I was in a funk at work.  Didn’t know what my priorities were, too many pressing crises, undone tasks, despair.  I decided I needed to get myself better organized so that I could get something done.  I feel I have made huge strides in this area within the past few months – I’m very proud of myself. 

 These are some of the techniques I am using:

  • Focus – Keep my mind on what I am doing.  Don’t get distracted with e-mail, the Internet, or haranguing myself about what an imperfect job I am doing.  Keep working through it.
  • Goals – I have been reviewing my list of personal goals on a daily basis, thinking:  How is it going?  Am I meeting these goals? How can I better meet these goals?  Do these goals need to be revised?
  • Writing – Writing turns my idle musing into concrete thoughts.  For example, I keep a Goals journal.  At the top of the page is my list of goals (about 5 items).  Every day, I list each goal and some commentary about what specific action I took to work towards that goal on that day.  I’m not just talking about journal writing, either.  I try to write up my work tasks as better way to plan them ahead of time and a way to finalize their completion when I am done.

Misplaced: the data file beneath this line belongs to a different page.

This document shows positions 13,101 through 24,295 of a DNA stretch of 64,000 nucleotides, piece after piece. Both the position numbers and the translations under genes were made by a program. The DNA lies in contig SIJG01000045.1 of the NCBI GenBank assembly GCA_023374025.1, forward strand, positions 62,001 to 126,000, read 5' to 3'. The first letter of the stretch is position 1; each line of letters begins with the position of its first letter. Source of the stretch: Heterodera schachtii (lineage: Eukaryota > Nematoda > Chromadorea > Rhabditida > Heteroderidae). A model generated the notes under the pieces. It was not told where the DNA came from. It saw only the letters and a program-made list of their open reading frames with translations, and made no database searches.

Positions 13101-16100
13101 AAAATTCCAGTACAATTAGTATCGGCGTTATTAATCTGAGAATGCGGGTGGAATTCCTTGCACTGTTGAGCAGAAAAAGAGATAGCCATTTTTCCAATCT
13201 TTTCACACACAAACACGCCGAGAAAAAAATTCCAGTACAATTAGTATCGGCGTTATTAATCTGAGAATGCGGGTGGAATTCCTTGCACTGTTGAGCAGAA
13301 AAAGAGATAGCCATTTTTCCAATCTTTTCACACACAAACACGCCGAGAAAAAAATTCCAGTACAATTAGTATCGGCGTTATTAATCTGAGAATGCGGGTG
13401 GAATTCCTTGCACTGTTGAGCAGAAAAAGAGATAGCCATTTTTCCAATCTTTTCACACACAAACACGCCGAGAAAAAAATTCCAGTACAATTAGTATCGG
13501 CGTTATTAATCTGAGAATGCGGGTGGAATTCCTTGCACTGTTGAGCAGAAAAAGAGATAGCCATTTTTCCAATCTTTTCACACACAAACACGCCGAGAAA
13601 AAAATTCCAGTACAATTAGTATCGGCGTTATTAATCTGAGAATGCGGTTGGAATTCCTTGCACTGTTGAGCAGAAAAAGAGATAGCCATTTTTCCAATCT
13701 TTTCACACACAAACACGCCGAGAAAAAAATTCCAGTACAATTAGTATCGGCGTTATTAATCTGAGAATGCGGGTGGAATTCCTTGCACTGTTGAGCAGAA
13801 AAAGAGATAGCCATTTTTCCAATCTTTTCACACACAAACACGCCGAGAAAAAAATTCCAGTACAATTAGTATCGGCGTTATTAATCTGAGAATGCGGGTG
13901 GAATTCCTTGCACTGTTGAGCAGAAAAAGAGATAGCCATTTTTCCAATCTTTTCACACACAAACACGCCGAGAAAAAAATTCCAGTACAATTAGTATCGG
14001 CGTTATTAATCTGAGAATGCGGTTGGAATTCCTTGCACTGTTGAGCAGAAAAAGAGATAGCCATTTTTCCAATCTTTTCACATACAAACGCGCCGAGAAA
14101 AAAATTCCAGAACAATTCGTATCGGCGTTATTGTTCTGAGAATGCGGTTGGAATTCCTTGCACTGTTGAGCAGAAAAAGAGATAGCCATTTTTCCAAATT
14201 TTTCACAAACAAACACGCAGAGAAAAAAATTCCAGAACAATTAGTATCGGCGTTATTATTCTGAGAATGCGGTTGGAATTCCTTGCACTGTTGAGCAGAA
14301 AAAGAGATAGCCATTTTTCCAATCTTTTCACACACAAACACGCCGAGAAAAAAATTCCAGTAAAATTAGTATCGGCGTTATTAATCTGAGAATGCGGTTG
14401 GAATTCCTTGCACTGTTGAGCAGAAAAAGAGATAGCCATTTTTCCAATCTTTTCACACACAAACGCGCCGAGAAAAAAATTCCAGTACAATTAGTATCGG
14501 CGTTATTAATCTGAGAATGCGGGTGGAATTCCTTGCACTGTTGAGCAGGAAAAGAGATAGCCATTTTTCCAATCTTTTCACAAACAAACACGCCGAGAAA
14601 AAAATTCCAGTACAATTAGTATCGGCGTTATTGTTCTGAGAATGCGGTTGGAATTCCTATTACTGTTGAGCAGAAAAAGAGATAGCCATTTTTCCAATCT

• Outlook Task List – I have always hated To Do lists, because it always turns into an ever expanding Not Done list.  Lately, I have started using the Outlook Task List, viewing it as a dynamic list of items with shifting priorities.  I accept from the beginning that many of the items on this list will never be “Done”.  I regularly review the list and rearrange the priorities, separating the list into critical “Must Do Now” items, “Should do within a week or two” items, and “Wishful Thinking”.  This is particularly helpful for those days when I start out working on something, then get interrupted 10 times, then need to get back to the original task.  Or even harder – I get interrupted 10 times, then I need to reprioritize and complete some other tasks, then days later I get back to the origina task.
  • Running – I have been running since May.  I run regularly, even when I don’t feel like it, even when it is hot outside, even when I have a million other things to do.  If I miss one of my scheduled runs, I try to make it up another time or with another form of exercise.  The discipline has been great for my self-confidence, and the exercise and being outdoors has been great for my mood in the afternoon.  This attitude has carried over into the way I attack my work.

And my motto?  “Keep going!”


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